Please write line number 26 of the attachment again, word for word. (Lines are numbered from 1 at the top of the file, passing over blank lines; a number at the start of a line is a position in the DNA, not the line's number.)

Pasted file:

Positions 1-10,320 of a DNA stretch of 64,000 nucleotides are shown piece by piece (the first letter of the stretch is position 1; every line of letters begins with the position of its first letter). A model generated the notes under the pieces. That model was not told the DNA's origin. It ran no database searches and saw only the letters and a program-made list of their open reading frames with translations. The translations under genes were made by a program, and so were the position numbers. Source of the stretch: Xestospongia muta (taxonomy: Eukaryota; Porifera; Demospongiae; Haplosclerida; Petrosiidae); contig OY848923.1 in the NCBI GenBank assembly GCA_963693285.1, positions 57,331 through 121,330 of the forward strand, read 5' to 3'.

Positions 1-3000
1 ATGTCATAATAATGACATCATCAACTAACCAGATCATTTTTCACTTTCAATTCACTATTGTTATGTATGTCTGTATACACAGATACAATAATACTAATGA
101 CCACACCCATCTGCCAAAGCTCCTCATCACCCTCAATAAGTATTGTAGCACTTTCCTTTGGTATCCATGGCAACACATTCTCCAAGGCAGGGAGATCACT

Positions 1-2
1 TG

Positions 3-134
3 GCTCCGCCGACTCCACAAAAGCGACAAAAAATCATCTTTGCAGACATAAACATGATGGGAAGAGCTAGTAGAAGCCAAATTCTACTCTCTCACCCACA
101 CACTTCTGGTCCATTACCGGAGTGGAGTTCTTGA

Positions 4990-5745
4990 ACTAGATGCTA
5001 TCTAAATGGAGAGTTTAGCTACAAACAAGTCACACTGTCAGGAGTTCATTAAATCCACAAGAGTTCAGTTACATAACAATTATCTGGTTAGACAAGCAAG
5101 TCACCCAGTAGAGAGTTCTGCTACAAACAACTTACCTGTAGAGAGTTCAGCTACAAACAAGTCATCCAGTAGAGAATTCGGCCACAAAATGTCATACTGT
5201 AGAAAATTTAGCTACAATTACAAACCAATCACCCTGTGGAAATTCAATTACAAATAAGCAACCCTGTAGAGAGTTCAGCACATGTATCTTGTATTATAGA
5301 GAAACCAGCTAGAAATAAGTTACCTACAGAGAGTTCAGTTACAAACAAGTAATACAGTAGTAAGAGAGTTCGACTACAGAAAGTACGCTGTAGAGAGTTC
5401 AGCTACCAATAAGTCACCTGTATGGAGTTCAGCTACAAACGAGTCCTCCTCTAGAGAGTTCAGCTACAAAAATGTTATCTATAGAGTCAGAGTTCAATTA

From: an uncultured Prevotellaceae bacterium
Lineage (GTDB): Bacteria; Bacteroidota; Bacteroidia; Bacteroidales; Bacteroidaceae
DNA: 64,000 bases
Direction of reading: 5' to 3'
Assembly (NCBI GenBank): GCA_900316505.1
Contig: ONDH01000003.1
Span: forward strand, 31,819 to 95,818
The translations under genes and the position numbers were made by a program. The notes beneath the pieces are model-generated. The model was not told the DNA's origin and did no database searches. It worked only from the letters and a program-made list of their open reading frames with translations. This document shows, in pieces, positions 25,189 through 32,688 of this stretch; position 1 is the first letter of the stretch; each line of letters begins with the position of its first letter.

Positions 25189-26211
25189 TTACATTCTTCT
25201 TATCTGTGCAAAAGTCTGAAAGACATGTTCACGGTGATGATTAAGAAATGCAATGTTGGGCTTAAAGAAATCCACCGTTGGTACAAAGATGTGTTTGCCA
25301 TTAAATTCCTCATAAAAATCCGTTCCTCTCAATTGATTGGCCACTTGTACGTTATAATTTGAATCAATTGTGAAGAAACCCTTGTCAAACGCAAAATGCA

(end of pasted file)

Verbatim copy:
25189 TTACATTCTTCT